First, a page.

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Defense rests its case in trial of ex-cop accused of killing George Floyd

Derek Chauvin invoked his Fifth Amendment right not to testify Thursday. He is charged with second- and third-degree murder and second-degree manslaughter in the death of George Floyd.

Derek Chauvin, the former Minneapolis police officer accused of killing George Floyd, invoked his Fifth Amendment right not to testify Thursday, ending weeks of speculation and bringing the defense's case to a close.

Chauvin told the judge he would not take the stand before the jury was brought into the courtroom.

Had he testified, it would have been the first time he publicly told his side of the story.

Chauvin is charged with second- and third-degree murder and second-degree manslaughter in the death of Floyd, 46, who had been suspected of using a fake $20 bill to buy cigarettes at a convenience store.

Closing arguments will begin Monday before the case is handed to the jury for deliberations.

The defense called several witnesses to the stand over the course of two days, including Dr. David Fowler, a pathologist who has testified in numerous high-profile police use-of-force cases. Fowler testified Wednesday that Floyd died of a sudden heart rhythm disturbance as a result of his heart disease. Fowler said that the fentanyl and methamphetamine in Floyd's system were contributing factors in his death.

"You put all of those together, it's very difficult to say which of those is the most accurate," Fowler said.

Fowler, who was Maryland's chief medical examiner for 17 years, testified that he would classify the manner of death as "undetermined," rather than a homicide — an act caused by another person, as the Hennepin County Medical Examiner's Office ruled.

Fowler is among several people being sued in federal court by the family of Anton Black, a 19-year-old Black man who died in police custody in September 2018 in Maryland after three officers and a bystander held him down in the prone position for about six minutes. No one was charged. The lawsuit accuses two police officers of using excessive force and Fowler of "improperly concealing police wrongdoing," for ruling the death "accidental."

Under cross-examination from prosecutor Jerry Blackwell on Wednesday, Fowler conceded that he did not take into account the weight of Chauvin's gear when he analyzed the pressure on Floyd's body.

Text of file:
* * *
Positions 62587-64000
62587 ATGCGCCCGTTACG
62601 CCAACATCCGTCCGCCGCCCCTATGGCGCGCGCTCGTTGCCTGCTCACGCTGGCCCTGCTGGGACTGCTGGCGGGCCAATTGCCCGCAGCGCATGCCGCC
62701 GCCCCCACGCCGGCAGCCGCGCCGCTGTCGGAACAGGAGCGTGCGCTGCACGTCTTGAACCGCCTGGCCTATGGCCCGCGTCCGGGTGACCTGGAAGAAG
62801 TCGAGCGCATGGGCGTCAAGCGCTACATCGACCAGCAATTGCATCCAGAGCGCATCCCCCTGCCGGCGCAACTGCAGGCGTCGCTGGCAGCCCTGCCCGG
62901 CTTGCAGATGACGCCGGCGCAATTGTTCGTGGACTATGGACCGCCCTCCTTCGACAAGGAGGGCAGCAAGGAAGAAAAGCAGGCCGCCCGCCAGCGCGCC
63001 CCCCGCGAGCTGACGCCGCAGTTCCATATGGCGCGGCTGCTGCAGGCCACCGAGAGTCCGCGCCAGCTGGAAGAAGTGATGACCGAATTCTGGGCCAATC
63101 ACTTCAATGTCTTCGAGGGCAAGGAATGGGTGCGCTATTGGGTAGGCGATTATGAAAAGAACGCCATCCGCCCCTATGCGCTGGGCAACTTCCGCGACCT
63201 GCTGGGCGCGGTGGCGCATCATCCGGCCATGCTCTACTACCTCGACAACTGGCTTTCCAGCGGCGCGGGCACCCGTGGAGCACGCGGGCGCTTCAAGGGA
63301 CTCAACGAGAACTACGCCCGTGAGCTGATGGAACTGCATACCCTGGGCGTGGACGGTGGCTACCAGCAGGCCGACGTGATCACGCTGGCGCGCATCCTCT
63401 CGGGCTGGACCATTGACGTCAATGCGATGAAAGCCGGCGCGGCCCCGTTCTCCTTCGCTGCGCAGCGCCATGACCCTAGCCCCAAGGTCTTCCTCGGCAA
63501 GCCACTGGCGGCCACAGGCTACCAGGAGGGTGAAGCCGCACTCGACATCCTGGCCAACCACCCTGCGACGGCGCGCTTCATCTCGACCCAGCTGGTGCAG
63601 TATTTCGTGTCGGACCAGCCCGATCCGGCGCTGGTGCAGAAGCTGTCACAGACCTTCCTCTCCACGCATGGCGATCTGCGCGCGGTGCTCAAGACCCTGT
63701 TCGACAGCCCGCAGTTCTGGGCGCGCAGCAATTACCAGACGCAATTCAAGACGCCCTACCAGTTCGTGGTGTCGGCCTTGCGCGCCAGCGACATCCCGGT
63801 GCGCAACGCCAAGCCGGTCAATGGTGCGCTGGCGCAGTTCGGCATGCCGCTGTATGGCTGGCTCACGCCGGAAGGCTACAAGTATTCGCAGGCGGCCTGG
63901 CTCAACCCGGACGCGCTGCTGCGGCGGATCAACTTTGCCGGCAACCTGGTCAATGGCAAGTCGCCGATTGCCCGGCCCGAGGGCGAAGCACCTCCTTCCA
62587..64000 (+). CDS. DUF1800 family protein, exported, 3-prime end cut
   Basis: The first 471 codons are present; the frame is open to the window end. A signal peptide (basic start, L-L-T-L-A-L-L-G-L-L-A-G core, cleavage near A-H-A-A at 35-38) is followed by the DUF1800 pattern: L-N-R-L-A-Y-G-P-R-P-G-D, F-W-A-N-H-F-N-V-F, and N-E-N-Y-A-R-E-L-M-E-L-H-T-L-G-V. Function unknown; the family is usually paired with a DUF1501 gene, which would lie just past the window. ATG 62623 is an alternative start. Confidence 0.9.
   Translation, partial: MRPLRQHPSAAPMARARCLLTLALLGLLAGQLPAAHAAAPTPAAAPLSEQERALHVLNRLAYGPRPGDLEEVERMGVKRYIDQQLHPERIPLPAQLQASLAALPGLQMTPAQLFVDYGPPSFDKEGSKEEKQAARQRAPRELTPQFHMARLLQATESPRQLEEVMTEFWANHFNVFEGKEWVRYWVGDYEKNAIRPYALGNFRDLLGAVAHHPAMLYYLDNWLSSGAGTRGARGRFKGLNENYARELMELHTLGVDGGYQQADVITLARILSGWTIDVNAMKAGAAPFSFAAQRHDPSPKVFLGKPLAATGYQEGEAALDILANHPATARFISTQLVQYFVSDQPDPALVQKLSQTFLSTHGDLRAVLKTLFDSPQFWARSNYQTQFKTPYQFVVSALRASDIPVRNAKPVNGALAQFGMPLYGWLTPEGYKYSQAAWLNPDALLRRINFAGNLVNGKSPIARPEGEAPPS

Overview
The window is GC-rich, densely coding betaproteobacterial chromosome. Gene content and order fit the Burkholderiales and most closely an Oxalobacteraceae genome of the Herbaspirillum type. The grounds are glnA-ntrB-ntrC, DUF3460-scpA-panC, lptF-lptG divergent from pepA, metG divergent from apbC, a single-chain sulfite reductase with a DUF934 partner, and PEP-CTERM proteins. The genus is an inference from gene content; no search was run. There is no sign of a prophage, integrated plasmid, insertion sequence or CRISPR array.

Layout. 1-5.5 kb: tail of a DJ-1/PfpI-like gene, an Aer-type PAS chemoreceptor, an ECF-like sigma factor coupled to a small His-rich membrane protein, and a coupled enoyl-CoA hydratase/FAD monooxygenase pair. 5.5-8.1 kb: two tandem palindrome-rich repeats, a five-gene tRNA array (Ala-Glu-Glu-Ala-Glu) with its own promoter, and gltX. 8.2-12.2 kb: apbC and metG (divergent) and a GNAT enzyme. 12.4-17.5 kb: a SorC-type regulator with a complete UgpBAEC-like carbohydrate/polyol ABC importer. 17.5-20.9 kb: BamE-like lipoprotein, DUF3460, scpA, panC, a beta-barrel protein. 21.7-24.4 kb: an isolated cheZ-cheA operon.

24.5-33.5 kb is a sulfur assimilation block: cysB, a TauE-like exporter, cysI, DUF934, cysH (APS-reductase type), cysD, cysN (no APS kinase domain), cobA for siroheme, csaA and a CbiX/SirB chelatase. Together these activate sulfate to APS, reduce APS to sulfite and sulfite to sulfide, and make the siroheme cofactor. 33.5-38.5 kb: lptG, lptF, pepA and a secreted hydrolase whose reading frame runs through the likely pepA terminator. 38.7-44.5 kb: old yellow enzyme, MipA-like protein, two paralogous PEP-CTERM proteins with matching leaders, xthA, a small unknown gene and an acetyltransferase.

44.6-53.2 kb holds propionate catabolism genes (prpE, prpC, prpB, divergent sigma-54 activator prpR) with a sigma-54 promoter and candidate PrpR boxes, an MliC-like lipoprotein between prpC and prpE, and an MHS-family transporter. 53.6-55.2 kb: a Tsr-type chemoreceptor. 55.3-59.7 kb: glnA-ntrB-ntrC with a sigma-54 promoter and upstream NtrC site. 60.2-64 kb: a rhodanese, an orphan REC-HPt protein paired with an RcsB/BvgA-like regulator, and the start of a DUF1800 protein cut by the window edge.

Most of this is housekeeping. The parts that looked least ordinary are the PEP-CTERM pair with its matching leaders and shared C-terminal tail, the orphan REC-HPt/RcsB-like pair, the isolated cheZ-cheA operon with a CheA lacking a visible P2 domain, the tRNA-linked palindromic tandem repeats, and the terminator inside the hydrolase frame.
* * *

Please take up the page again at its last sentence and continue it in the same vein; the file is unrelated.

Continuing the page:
On Thursday, the prosecution briefly recalled an expert witness, a world-renowned pulmonologist, to refute another portion of Fowler's testimony. Fowler had introduced a theory that carbon monoxide poisoning from a squad car’s exhaust might have contributed to Floyd’s death in May, though he acknowledged that he did not know if the car was running and said he had not seen any test results to indicate that Floyd had suffered any injuries from carbon monoxide.

The recalled witness, Dr. Martin Tobin, a lung and critical care specialist at the Edward Hines Jr. VA Hospital and Loyola University's medical school in Illinois, said Fowler's contention that Floyd's blood could have contained anywhere from 10 to 18 percent of carbon monoxide was "simply wrong."

Tobin said tests performed by Hennepin County showed Floyd had a 98 percent oxygen saturation, meaning the amount of carboxyhemoglobin — the combination of carbon monoxide and hemoglobin — in his blood was at most 2 percent, which is "within the normal range."

The prosecution, again, rested its case after Tobin's testimony.

The prosecution has said Floyd died because Chauvin knelt on his neck for 9 minutes, 29 seconds, as he lay on the pavement while he was handcuffed facedown. Several prosecution witnesses have said Floyd died from low oxygen, or asphyxia, from the way he was pinned down by police.

Chauvin's lawyer, Eric Nelson, has tried to prove Floyd died of illegal drug use and underlying health conditions. He has said Chauvin, a 19-year veteran of the Minneapolis Police Department, did what he was trained to do.

The only time Chauvin has been publicly heard defending himself was when the jury listened to body-camera video from the scene. After an ambulance had taken Floyd away, Chauvin told a bystander who had objected to his actions: "We've got to control this guy, because he's a sizable guy. Looks like he's probably on something."

Judge Peter Cahill reminded the jurors Thursday that they will be sequestered starting Monday.

"If I were you, I would plan for long and hope for short," he said.